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Charles Darwin’s Freudian Slip

Photo credit: Arne and Bent Larsen or A./B. Larsen, CC BY-SA 2.5 DK , via Wikimedia Commons.

Last April, I wrote a post for Evolution News about the reception of Darwin’s book dealing with fertilization methods in orchids. Darwin, rather than following up the Origin of Species with the publication of his big book on species, which was three-quarters complete, instead turned to botanical concerns and published his orchid monograph in 1862. Darwin confessed to Asa Gray that his orchid book would serve as a “flank movement on the enemy.” 

Darwin clearly hoped that readers of the orchid book would be so overwhelmed with the variety of contrivances (his word) found in orchids to assure fertilization by insects that they would marvel at the power of natural selection to produce them. I argued previously that the orchid book was Darwin’s stealth attempt to provide the evidence of natural selection missing from the Origin, which was a mere abstract of his theory, and missing from the big book, which he never published.

A Grand Intelligent Designer

Darwin’s strategy, however, failed miserably. When reviews of the orchid book appeared in the British press, reviewers almost unanimously hailed it as one of the great books of natural theology. The amazing variety of contrivances by which orchids assure their fertilization by insects testified, in the opinion of these reviewers, to the existence of a grand intelligent designer. 

M. J. Berkeley, for example, in the London Review, opined:

Most certainly, so far from justifying anyone in considering the author as heretofore as a heathen man or an heretic for the annunciation of his theory, the whole series of the Bridgewater Treatises will not afford so striking a set of arguments in favour of natural theology as those which he has displayed.

The Bridgewater Treatises, of course, were a series of writings commissioned by Francis Henry Egerton, the eighth Earl of Bridgewater, designed to demonstrate the power, wisdom, and goodness of God as manifested in creation. One would think that Darwin would be livid at someone comparing his orchid book to the Bridgewater Treatises. I thought so myself until I did additional research.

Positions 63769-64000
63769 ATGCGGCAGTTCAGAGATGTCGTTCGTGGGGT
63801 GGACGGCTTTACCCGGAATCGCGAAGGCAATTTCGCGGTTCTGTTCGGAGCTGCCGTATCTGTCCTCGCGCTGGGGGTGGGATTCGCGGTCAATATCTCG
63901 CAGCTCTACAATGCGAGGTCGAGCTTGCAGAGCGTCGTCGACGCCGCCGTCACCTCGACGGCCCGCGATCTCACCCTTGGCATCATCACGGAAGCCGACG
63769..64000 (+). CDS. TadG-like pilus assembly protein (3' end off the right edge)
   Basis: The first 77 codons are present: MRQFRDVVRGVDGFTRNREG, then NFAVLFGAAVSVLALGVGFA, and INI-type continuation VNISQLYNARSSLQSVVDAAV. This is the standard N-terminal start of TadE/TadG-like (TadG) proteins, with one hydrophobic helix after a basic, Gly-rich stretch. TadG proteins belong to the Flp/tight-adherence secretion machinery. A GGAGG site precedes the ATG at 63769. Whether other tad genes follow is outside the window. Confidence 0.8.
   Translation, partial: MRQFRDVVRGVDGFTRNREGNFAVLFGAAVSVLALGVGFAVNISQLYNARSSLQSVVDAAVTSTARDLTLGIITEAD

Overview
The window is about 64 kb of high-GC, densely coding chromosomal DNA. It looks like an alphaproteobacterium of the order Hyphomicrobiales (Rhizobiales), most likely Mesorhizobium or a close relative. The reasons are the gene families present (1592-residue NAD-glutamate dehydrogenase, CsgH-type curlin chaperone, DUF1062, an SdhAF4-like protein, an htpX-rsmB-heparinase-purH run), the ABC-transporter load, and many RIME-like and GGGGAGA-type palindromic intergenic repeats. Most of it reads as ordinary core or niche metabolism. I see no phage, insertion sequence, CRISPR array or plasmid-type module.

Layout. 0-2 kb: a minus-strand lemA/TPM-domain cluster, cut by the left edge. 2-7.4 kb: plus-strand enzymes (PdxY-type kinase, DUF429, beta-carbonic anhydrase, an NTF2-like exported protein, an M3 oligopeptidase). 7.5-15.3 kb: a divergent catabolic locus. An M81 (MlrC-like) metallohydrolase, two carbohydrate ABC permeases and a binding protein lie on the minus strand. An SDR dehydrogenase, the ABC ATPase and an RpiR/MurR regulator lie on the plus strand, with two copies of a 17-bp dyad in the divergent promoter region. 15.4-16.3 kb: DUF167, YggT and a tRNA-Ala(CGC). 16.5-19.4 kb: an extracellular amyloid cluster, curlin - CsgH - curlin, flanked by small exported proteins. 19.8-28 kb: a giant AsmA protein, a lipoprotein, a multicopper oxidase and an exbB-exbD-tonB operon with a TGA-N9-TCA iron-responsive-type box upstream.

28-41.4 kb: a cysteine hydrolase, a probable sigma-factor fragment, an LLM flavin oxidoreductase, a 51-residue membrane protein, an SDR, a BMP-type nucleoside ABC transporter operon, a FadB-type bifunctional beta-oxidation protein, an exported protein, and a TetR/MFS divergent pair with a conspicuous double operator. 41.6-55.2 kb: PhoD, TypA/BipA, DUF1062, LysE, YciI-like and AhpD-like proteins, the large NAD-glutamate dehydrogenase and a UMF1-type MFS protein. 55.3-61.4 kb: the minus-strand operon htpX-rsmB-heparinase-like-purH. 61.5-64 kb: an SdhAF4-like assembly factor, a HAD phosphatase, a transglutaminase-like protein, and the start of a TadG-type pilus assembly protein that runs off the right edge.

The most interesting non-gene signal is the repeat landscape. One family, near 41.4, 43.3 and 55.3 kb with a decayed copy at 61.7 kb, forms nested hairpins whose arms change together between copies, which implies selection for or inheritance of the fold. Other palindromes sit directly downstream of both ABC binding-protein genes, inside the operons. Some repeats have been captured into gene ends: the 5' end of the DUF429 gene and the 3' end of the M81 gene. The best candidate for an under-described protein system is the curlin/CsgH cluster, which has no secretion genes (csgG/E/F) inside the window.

A Surprising Discovery

I recently discovered a letter by Darwin that I had originally overlooked. When writing up his orchid research, Darwin initially planned to publish it as a paper in the Linnean. But it became too long for a journal article, so he decided to publish it as a book instead. In September 1861, Darwin contacted his publisher, John Murray, to gauge Murray’s interest in potentially publishing this technical monograph on orchids. Darwin wrote:

Will you have the kindness to give me your opinion, which I shall implicitly follow. — I have just finished a very long paper for Linnean Society and yesterday for the first time it occurred to me that possibly it might be worth publishing separately, which would save me trouble and delay. — The facts are new & have been collected during 20 years & strike me as curious. Like a Bridgewater Treatise the chief object is to show the perfection of the many contrivances in Orchids.

Darwin could hardly complain about others comparing his orchid book to the Bridgewater Treatises when he himself had done the very same thing (though not publicly)! 

When one considers Darwin’s use of the word “contrivances” in his orchid book, the very word William Paley had used throughout his Natural Theology, and his own comparing of his orchid book to a Bridgewater Treatise in his letter to Murray, it looks like Darwin was as impressed as everyone else by the amazing ingenuity in orchids and could not ignore the evidence for design. 

If Sigmund Freud were alive today, he might well say that Darwin slipped!